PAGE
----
“I don’t think she’s a bad person. Trump, I think, is a bad person,” the 70-year-old Fort Myers, Florida, resident said. As for Trump’s accusers, Miller added, “I believe them.” And she said her vote for Clinton is “a default.”

Miller is among the more than 7 in 10 Americans who say in a new Associated Press-GfK poll that they believe the women who say the Republican presidential candidate kissed or groped them without their consent, a verdict that may have turned off enough voters, including some Republicans, to add to his challenges in the presidential race.

 Forty-two percent of Republican voters and 35 percent of Trump’s own supporters think the accusations are probably true. Men and women are about equally likely to think so.

While the poll suggests the wave of allegations about Trump’s treatment of women may blunt the impact of voters’ concerns about Clinton, it was taken before Friday’s news that the FBI will investigate whether there is classified information in newly uncovered emails related to its probe of her private server. Those emails were not from her server, according to a U.S. official who was not authorized to discuss details publicly and spoke on condition of anonymity.

Before the development, the poll found that about half of voters say her use of the private server while she was secretary of state makes them less likely to vote for her. But they were more likely to say that Trump’s comments about women bother them a lot than to say the same about Clinton’s email server, 51 percent to 43 percent.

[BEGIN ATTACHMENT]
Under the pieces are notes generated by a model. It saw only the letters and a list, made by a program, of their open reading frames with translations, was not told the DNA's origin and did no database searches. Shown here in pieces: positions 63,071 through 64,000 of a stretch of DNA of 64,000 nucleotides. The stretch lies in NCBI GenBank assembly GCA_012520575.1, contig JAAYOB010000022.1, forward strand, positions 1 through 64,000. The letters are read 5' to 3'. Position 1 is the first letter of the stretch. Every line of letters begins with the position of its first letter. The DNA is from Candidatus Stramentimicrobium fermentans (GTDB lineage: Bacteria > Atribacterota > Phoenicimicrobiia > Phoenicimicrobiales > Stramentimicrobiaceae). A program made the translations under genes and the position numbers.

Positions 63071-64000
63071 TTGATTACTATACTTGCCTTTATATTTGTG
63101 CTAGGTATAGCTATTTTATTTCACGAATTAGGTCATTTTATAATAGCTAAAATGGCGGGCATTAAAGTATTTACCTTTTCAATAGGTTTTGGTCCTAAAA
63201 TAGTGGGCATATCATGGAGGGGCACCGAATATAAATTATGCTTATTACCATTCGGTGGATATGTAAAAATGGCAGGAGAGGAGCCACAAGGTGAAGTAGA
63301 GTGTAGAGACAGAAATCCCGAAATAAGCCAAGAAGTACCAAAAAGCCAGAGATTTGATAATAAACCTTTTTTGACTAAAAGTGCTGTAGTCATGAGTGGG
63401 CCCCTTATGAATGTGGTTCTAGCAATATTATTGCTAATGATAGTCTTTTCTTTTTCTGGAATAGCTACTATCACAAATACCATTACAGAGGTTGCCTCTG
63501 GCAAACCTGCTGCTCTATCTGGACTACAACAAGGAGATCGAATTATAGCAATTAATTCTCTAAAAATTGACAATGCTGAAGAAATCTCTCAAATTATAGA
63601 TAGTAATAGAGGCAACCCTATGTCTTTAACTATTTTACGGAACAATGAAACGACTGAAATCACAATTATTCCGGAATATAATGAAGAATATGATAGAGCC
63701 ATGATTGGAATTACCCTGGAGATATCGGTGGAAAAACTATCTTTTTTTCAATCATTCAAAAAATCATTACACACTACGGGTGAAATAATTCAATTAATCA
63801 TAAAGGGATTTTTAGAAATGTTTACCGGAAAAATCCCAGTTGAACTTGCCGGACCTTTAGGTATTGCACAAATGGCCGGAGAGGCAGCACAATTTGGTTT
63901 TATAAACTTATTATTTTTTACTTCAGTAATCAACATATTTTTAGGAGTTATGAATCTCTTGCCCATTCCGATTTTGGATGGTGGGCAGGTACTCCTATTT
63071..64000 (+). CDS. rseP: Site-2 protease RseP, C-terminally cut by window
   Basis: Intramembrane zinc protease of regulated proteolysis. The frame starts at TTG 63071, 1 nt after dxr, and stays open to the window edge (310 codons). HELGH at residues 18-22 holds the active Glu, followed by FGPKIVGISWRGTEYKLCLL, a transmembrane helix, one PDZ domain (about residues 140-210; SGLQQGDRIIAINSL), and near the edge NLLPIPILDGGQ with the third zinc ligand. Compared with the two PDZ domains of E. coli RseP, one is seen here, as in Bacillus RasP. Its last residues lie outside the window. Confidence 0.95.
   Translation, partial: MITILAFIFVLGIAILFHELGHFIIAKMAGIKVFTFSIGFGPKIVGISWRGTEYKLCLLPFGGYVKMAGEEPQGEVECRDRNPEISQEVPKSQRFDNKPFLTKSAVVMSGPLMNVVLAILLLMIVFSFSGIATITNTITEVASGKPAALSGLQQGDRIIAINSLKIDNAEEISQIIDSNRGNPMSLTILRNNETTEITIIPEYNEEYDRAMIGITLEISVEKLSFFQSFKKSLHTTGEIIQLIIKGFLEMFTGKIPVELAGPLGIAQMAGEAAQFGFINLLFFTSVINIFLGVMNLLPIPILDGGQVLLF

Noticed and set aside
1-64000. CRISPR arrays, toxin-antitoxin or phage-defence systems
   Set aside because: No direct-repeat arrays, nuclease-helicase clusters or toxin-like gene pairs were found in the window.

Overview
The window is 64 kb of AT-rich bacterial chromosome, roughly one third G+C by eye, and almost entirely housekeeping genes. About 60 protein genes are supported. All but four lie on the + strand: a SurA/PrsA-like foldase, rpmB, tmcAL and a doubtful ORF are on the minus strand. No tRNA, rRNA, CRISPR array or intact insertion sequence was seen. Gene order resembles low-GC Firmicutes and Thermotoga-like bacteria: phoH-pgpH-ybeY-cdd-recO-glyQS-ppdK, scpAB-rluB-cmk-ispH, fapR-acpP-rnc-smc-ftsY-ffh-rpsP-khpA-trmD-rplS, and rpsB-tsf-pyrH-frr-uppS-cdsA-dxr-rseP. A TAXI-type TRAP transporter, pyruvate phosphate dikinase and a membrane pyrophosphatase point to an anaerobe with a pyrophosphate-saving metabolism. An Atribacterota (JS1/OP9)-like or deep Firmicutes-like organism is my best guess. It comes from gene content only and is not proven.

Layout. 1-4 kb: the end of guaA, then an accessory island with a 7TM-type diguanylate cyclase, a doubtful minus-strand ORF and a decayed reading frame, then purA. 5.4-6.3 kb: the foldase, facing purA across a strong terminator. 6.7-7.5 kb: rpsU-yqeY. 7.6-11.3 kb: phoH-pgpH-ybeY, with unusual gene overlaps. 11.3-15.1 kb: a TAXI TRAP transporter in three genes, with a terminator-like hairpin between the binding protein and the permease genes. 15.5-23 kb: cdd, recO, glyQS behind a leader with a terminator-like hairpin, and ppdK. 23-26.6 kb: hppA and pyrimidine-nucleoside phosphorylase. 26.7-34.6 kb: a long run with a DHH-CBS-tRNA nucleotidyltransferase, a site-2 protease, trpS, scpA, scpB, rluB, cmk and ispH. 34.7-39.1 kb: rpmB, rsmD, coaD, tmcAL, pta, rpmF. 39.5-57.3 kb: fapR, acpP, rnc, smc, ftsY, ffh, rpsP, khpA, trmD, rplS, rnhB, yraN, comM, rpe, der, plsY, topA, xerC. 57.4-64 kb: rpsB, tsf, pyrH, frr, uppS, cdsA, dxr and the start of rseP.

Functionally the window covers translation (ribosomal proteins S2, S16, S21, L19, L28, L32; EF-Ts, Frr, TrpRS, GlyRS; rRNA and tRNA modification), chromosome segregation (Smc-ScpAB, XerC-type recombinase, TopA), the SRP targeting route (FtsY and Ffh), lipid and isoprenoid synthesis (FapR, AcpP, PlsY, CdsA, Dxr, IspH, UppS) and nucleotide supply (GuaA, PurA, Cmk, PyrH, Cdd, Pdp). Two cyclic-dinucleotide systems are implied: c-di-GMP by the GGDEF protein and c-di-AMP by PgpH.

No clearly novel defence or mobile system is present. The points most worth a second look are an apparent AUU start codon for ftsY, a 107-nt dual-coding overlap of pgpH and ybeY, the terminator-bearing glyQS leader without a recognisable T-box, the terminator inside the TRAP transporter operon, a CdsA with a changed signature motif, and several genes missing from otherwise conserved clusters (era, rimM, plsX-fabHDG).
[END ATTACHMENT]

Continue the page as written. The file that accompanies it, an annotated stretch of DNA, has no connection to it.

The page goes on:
Since September, Clinton seems to have consolidated her support within her own party and drawn undecided voters such as Miller to her campaign, or at least pushed them away from Trump. The billionaire’s recent trouble with women seems to be one factor preventing him from doing the same.

He feuded with former Miss Universe Alicia Machado after Clinton noted he’d called her “Miss Piggy” for gaining weight while she wore the crown. Days later, a 2005 recording surfaced in which Trump can be heard describing himself sexually assaulting women in a conversation with Billy Bush, then the host of “Access Hollywood.”

Several women have since publicly accused Trump of groping and kissing them without permission, including a People magazine reporter who said Trump attacked her when his wife, Melania, was out of the room.

Trump called his remarks on the video “locker room talk,” dismissed the accusations as “fiction” and said of several accusers that they aren’t attractive enough to merit his attention.

Asked Thursday on Fox News Channel’s “The O’Reilly Factor” whether he thinks he would be ahead were it not for the “Access Hollywood” video, Trump replied, “I just don’t know. I think it was very negative.”